In spreading their characterization of Sandino, U.S. officials and politicians were aided by numerous journalists who supported the government and its policy in Nicaragua. For example, an article in The Washington Post from January 3, 1928, titled, “GET SANDINO!” referred to the Nicaraguan general as a “bandit chieftain,” who engages in “the piecemeal killing of Marines.”16 Six days later, an article in the Wall Street Journal expressed similar sentiments, describing Sandino as a “murderous outlaw masquerading as a political liberal.”17 Within a year, the U.S. government had developed its characterization of him as a vicious bandit and propagated that image to the American public.

The Financial Motivations of the Occupation and the Sources of Anti-War Criticism

Although U.S. officials accused Sandino of pursuing only profit, American actions in Nicaragua had strong financial motivations as well. The occupation served to protect American properties and business interests in Nicaragua, a fact that U.S. officials made explicit through their actions and statements. The obvious financial interests at stake in the occupation would leave U.S. policy vulnerable to criticism from domestic anti-imperialists. These anti-imperialist critics used the financial motivations behind the U.S. occupation to wage the next round in the battle for public opinion over the war in Nicaragua.

The official objective of the U.S. occupation of Nicaragua, as stated by Rear Admiral David F. Sellers in January 1928, was “to protect the lives and property of both American and foreign citizens and to preserve order in Nicaragua.”18 However, the relative importance of protecting the lives of American citizens was dubious because the community of Americans living in Nicaragua was not very large. In a Senate hearing concerning the U.S. military’s conduct in Nicaragua in February 1928, Rear Admiral Julian L. Latimer was asked about the number of Americans living in Nicaragua, which he speculated was no more than 300.19 Although few Americans lived in Nicaragua, American companies had a large stake in several sectors of the Nicaraguan economy, and the Nicaraguan government received loans from American banks. In September 1927, U.S. Chargé in Nicaragua Dana G. Munro reported to the Secretary of State on an approximately one million dollar loan to the Nicaraguan government from New York banks negotiated earlier that year. Munro explained that “The Government [of Nicaragua] is seriously inconvenienced financially by the fact that so large a part of its income goes to amortize this loan.”20 Among the stated goals of the U.S. occupation, the protection of American property and business interests seemed to be the foremost concern for U.S. officials.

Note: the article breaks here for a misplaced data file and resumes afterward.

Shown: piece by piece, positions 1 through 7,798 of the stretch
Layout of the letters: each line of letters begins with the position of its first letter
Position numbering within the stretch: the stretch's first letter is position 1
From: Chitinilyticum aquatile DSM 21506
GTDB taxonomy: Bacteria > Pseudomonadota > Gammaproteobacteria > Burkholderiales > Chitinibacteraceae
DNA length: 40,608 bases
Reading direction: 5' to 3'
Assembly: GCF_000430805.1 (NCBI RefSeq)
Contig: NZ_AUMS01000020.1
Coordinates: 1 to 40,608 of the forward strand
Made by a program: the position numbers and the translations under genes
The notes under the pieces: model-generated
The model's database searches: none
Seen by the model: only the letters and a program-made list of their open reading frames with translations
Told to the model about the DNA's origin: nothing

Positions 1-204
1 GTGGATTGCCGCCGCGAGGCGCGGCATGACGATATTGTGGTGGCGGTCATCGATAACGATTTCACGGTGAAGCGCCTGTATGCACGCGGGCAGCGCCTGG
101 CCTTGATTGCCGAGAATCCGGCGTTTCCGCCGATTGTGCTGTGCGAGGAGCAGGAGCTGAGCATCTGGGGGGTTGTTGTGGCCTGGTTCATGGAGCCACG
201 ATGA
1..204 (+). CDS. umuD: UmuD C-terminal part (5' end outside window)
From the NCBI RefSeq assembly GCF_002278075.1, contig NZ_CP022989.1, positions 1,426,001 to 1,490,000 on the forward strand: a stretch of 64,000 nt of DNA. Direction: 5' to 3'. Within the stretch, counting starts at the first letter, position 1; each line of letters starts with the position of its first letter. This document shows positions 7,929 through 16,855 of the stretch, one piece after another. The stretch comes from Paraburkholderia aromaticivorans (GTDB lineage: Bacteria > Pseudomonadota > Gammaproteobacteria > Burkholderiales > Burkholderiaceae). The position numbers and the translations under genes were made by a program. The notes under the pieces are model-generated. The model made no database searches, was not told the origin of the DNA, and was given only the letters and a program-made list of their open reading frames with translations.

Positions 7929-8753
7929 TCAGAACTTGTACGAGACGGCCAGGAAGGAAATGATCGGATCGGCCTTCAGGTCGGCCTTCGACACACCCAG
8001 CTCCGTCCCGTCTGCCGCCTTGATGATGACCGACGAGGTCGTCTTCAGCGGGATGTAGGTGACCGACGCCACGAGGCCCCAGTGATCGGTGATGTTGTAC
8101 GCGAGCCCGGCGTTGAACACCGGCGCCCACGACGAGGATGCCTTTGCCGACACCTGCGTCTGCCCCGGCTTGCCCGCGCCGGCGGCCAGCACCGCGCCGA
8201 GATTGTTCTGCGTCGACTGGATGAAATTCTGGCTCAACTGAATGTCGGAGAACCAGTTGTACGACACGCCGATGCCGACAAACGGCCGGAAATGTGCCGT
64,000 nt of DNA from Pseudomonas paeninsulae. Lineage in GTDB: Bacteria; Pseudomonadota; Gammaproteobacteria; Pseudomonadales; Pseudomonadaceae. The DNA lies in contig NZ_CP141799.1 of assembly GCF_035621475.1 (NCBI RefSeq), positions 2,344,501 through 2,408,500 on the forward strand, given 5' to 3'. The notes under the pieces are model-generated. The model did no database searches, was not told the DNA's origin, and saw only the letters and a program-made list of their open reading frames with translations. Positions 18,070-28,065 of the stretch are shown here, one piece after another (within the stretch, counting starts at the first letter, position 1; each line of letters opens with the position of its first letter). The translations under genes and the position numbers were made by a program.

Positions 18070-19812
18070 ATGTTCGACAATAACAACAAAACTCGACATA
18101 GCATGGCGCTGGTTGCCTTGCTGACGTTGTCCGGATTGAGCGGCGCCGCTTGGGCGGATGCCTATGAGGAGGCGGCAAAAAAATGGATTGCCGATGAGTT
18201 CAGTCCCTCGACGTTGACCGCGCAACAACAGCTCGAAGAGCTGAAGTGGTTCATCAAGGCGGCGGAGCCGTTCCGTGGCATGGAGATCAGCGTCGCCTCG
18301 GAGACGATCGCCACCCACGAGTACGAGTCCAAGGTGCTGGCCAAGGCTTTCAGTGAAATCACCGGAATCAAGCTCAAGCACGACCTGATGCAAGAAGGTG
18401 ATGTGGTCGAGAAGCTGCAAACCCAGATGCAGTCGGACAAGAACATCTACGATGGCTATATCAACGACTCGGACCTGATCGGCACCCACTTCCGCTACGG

The conduct of U.S. officials during the occupation frequently showed that American financiers and property owners had tremendous influence over U.S. policy. When Sandino raided a mine owned by the Delaware-based La Luz Mining Company in April 1928, the company was the first to inform the State Department. In response, Secretary of State Kellogg cabled the minister in Nicaragua asking for more information about it.21 Just three days later, Minister Eberhardt announced that over a hundred marines were deployed to the area.22 Several American businesses also collaborated with U.S. officials to combat Sandino and maintain the occupation. In October 1928, when advising the State Department about a Sandinista general who fled to Costa Rica, Minister Eberhardt Suggested that “The United Fruit Company could perhaps furnish information regarding his whereabouts.”23 The United Fruit Company subsequently launched an investigation of this general in cooperation with the State Department.24 The conduct of U.S. officials clearly showed that protecting U.S. investments in Nicaragua was of paramount importance during the occupation.

The obvious financial motivations behind the U.S. occupation provided an opening for anti-imperialist activists to challenge the U.S. government’s characterization of Sandino. The anti-imperialist movement in the United States contained a broad spectrum of Americans from various backgrounds and with differing opinions. According to historian Richard Grossman, more moderate groups “opposed U.S. policies in Nicaragua without supporting Sandino,” and other, more radical groups “while opposing the intervention, also actively supported Sandino.”25 Although divided on whether or not to support Sandino, both moderate and radical anti-imperialists were united in condemning the financial motivations behind the occupation.

The ranks of the moderate anti-imperialists contained influential figures, including prominent American politicians. In late 1927, Senator James Thomas Heflin, a Democrat from Alabama, introduced a resolution to withdraw U.S. Marines from Nicaragua, the first of several such resolutions introduced over the course of the war. Although this resolution was ultimately not passed, during the debate Senator Heflin and other anti-imperialists in the Senate harshly criticized the government and the occupation. An article from The New York Times on January 6, 1928, reported that Heflin and other senators “charge that the Administration sent the marines to protect American financial investments and is conducting an unjust “war” against that country [Nicaragua].”26 This criticism, espoused by an incumbent senator and published in one of the nation’s foremost newspapers, posed a serious challenge to the government’s characterization of the war.